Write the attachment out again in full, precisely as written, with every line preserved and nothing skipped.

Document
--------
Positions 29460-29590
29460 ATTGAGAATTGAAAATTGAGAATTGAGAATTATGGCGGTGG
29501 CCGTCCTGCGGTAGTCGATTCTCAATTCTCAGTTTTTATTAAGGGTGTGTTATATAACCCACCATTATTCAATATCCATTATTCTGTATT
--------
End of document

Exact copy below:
Positions 29460-29590
29460 ATTGAGAATTGAAAATTGAGAATTGAGAATTATGGCGGTGG
29501 CCGTCCTGCGGTAGTCGATTCTCAATTCTCAGTTTTTATTAAGGGTGTGTTATATAACCCACCATTATTCAATATCCATTATTCTGTATT